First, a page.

The four-thirty-five train came in its own time, and brought the two missing placer miners. But it did not bring Baumberger, nor Peaceful Hart, nor any word of either. Miss Georgie spent a good deal of time staring out of the window toward the store that day, and when she was not doing that she was moving restlessly about the little office, picking things up without knowing why she did so, and laying them down again when she discovered them in her hands and had no use for them. The ice cream came, and the cake, and the magazines; and she left the whole pile just inside the door without undoing a wrapping.

At five o'clock she rose abruptly from the rocker, in which she had just deposited herself with irritated emphasis, and wired her chief for leave of absence until seven.

"It's important, Mr. Gray. Business which can't wait," she clicked urgently. "I'll be back before Eight is due. Please." Miss Georgie did not often send that last word of her own volition. All up and down the line she was said to be "Independent as a hog on ice"-a simile not pretty, perhaps, nor even exact, but frequently applied, nevertheless, to self-reliant souls like the Hartley operator.

Be that as it may, she received gracious permission to lock the office door from the outside, and she was not long in doing so, and heaved a great sigh of relief when it was done. She went straight to the store, and straight back to where Pete Hamilton was leaning over a barrel redolent of pickled pork. He came up with dripping hands and a treasure-trove of flabby meat, and while he was dangling it over the barrel until the superfluous brine dripped away, she asked him for a horse.

"I dunno where Saunders is again," he said, letting his consent be taken for granted. "But I'll go myself and saddle up, if you'll mind the store. Soon as I finish waitin' on this customer," he added, casting a glance toward a man who sat upon the counter and dangled his legs while he apathetically munched stale pretzels and waited for his purchases.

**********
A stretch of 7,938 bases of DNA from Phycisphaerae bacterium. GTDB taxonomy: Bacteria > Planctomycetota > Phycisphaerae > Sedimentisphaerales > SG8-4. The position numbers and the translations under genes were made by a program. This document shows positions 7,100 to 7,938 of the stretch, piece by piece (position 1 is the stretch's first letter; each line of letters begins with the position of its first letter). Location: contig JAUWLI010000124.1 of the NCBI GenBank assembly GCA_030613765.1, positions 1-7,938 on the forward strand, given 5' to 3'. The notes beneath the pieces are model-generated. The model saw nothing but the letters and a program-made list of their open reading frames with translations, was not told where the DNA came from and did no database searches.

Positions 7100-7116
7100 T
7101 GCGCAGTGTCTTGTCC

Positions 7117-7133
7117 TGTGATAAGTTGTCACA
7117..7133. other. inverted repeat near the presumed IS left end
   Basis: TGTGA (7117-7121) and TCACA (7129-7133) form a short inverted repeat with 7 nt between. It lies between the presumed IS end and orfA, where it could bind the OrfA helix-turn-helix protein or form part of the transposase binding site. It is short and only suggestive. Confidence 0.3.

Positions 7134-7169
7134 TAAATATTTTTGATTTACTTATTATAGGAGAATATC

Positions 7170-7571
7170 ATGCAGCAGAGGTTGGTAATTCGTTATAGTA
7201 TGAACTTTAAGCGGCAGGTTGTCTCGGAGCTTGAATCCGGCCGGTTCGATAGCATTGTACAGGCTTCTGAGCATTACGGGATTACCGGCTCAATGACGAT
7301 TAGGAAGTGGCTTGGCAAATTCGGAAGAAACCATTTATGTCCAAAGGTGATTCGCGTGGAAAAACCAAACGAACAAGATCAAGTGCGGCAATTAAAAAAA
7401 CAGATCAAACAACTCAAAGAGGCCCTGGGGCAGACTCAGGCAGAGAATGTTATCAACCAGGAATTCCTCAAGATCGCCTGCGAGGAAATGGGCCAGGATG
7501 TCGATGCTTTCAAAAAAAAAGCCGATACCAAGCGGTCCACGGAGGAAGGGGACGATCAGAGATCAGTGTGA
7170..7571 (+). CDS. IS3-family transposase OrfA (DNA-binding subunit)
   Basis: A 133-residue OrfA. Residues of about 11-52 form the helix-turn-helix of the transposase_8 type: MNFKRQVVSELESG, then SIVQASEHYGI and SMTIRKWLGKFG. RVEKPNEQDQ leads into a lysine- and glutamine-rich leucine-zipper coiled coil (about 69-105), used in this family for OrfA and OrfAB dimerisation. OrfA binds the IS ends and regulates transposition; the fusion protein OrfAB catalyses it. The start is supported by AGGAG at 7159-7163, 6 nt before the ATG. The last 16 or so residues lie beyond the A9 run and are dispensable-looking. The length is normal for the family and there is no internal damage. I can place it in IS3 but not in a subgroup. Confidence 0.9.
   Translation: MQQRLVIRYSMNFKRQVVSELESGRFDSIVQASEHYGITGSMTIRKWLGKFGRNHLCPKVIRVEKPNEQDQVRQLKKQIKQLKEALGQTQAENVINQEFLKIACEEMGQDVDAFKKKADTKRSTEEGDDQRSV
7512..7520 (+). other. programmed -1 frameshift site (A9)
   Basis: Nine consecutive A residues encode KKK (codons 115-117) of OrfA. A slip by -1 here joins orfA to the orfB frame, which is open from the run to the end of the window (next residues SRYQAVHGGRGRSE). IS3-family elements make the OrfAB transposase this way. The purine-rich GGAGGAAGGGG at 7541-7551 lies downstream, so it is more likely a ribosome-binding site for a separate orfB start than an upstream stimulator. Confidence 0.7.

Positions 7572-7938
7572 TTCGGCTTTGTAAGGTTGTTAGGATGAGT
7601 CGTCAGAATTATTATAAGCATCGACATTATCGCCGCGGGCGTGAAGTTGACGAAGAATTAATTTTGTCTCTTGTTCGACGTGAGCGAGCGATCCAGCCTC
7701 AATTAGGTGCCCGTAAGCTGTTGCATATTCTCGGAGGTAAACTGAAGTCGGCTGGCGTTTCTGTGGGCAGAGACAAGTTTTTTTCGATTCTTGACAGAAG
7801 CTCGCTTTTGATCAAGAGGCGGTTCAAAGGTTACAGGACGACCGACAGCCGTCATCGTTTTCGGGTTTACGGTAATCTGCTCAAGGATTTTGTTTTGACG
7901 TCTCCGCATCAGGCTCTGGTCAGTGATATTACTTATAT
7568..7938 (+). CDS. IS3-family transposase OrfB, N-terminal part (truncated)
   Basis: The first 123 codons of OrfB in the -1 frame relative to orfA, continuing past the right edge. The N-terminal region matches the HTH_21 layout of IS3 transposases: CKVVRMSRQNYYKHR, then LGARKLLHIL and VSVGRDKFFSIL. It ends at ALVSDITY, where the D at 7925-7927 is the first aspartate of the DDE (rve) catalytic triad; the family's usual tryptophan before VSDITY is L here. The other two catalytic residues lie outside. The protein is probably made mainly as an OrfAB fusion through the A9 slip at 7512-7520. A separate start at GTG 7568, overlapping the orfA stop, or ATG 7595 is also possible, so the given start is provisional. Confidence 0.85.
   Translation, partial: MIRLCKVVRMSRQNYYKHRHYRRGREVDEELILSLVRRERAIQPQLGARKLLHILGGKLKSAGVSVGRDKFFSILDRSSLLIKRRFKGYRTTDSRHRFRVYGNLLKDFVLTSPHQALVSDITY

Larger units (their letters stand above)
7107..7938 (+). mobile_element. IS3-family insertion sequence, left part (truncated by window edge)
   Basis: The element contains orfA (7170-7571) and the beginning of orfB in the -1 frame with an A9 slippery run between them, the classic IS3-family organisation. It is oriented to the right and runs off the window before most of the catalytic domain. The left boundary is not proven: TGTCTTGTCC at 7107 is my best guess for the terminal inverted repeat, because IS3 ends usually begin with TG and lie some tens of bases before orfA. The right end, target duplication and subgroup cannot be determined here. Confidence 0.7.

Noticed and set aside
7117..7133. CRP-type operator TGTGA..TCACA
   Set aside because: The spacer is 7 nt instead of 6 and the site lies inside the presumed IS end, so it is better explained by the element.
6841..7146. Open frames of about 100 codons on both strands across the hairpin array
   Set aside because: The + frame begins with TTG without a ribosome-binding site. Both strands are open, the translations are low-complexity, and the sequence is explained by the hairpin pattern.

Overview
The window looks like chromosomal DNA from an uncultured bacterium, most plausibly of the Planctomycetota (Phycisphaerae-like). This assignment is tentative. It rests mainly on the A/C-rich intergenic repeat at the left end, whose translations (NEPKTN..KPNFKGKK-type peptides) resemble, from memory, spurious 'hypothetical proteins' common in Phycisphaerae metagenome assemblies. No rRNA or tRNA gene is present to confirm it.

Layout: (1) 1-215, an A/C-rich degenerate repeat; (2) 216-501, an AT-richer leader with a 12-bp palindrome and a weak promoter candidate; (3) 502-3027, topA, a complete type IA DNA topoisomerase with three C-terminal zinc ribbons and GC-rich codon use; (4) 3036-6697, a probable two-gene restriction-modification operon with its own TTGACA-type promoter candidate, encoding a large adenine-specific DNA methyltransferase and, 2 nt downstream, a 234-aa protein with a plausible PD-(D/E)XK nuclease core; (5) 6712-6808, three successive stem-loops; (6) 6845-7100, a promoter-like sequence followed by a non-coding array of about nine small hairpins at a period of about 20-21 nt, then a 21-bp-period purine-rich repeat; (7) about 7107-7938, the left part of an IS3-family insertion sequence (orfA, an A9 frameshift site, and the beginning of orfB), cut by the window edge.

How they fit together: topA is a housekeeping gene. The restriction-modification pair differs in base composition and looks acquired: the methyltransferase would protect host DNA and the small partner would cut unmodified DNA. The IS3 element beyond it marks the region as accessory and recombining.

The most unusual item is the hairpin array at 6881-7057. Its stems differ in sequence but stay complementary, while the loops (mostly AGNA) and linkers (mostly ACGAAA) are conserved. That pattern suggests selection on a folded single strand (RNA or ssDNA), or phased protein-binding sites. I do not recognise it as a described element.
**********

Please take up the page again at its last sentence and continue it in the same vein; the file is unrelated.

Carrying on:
"Oh, I can saddle, all right, Pete. I've got two hours off, and I want to ride down to see how the Harts are getting along. Exciting times down there, from all accounts."

"Maybe I can round up Saunders. He must be somewheres around," Pete suggested languidly, wrapping the pork in a piece of brown paper and reaching for the string which dangled from the ball hung over his head.

"Saunders is asleep, very likely. If he isn't in his room, never mind hunting him. The horse is in the stable, I suppose. I can saddle better than Saunders."

Pete tied the package, wiped his hands, and went heavily out. He returned immediately, said that Saunders must be up at the stable, and turned his attention to weighing out five pounds of white beans.

Miss Georgie helped herself to a large bag of mixed candy, and put the money in the drawer, laid her key upon the desk for safe-keeping, repinned her white sailor hat so that the hot wind which blew should not take it off her head, and went cheerfully away to the stable.

She did not saddle the horse at once. She first searched the pile of sweet-smelling clover in the far end, made sure that no man was there, assured herself in the same manner of the fact that she was absolutely alone in the stable so far as humans were concerned, and continued her search; not for Saunders now, but for sagebrush. She went outside, and looked carefully at her immediate surroundings.

"There's hardly a root of it anywhere around close," she said to herself. "Nor around the store, either-nor any place where one would be apt to go ordinarily."

She stood there meditatively for a few minutes, remembered that two hours do not last long, and saddled hurriedly. Then, mounting awkwardly because of the large, lumpy bag of candy which she must carry in her hands for want of a pocket large enough to hold it, she rode away to the Indian camp.